Caguiat: “[In regards to study space],the AMS also manages the basement of the Life Building, and [it] still has some space in there, so we just need to put [in] some chairs and tables.”

Unclear. The AMS does manage the basement of the Life building. However, the arrival of the lending library removed around eight seats in the Life building corridor. Additional seats and furniture will need to adhere to provincial fire regulations.

Sawatzky: “I also think since David Suzuki played such a big role in the creation of The Pit, it [should be] renamed officially.”

True. Suzuki advocated for a campus pub in a 1968 opinion piece for UBC Reports, titled “What This Campus Needs Is A Pub.”

Caguiat: “Did you guys know that we also have prayer spaces in the Nest, and no one knows about them?”

Almost true. There is a multifaith prayer room in the UBC Life Building, as well as additional rooms in the Wesbrook Building, West Mall Swing Space, and Marine Drive Residence. The rooms are operated by UBC, not the AMS. There were prayer rooms in the Nest last year, but these moved to the Life Building.

ChatGPT, Ben Du and Remy the Rat/Esmé Decker are running for president. ChatGPT did not attend the first debate.

Remy/Decker: “The [AMS] Housing service is being cut this year, or is in the process of that.”

True. In January, AMS Council voted to discontinue the housing service since students’ concerns are often outside the scope of the service’s capabilities, according to Senior Student Services Manager Kathleen Simpson. The service will now function as a part of AMS Advocacy.

Du: “We know that over 90 per cent of students vote ‘no’ on tuition fee increases.”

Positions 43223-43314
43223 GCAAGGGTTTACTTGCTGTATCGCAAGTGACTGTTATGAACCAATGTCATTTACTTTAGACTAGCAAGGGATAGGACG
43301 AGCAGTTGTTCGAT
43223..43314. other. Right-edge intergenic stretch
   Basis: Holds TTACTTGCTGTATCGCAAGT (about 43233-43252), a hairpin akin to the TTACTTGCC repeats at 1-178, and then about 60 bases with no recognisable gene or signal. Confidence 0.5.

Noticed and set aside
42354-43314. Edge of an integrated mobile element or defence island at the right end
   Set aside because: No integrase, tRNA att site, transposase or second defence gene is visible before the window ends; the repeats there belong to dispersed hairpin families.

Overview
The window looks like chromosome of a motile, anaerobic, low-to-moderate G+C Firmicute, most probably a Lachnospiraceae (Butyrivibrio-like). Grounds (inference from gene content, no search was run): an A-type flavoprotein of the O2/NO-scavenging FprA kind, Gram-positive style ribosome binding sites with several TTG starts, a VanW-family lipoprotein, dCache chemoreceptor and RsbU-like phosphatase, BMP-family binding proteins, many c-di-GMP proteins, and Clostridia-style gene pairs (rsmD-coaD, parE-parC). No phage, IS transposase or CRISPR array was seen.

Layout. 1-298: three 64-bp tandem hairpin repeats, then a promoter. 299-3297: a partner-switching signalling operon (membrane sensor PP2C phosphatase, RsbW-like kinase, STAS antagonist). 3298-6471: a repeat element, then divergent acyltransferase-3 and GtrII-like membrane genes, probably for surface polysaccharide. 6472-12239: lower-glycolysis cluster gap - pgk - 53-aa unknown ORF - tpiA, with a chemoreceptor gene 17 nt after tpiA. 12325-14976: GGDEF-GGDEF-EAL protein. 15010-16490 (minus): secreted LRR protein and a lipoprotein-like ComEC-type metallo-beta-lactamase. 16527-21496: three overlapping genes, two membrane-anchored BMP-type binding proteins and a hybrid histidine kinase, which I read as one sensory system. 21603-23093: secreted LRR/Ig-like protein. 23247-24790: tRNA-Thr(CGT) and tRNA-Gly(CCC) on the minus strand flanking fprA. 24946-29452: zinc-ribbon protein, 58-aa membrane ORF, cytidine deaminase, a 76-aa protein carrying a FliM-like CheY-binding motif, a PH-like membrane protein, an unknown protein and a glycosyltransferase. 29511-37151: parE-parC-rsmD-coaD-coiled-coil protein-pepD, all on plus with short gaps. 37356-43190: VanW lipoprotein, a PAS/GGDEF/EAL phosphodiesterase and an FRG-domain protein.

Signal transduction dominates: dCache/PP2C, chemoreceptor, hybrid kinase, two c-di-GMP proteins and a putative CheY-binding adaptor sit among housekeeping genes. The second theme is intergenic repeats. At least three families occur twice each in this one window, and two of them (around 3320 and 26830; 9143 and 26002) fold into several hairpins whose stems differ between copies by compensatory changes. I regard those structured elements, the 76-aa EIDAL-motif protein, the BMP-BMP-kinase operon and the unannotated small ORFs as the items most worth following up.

True. Ninety-two per cent of students said they opposed the proposed tuition in the 2022 tuition engagement survey.

Du: “The planning of the Strategic Plan will end at the end of this academic year.”

Unclear. Numerous AMS presidents have promised to deliver a strategic plan and not done so, including Bhangu’s predecessor. According to November 2022 Ubyssey coverage, Bhangu has yet to finalize the plan. The plan has yet to appear in AMS Council agendas or presidential remarks submitted to Council this calendar year.

Du: “[Advocating for food security] is an opportunity where student voices can be consolidated into one massive effort. We've seen it work in the past with increased funding for food security initiatives for programs like [UBC] Meal Share and wonderful initiatives like Sprouts and for the [AMS] Food Bank, as well.”

True. In October 2022, students, led by Sprouts, rallied to protest rising food insecurity, reduced funding and a perceived lack of support from the university.

Remy/Decker: “So far, what we've seen is one-time funding from UBC to address [food insecurity] issues that people want addressed, but we're really asking for long-term funding because it's a long-term problem.”

True. UBC instituted $1.91 million of one-time food security funding for the 2021/22 fiscal year. It also pledged $500,000 in the form of a one-time grant to support food security initiatives at both UBC Vancouver and UBC Okanagan.

Remy/Decker: “[Du] voted ‘no’ on combining the referenda [item regarding gender-affirming health care].”

True. In a March 1 statement to The Ubyssey, Du said he voted to keep the referendum items separate. As a whole, Council voted 16–4 against combining the referendum items. Official voting records are not yet public. Du has said he will vote ‘yes’ on both referenda.

Follow us at @UbysseyNews on Twitter and follow our election coverage starting February 27. This article is part of our 2023 AMS Elections coverage.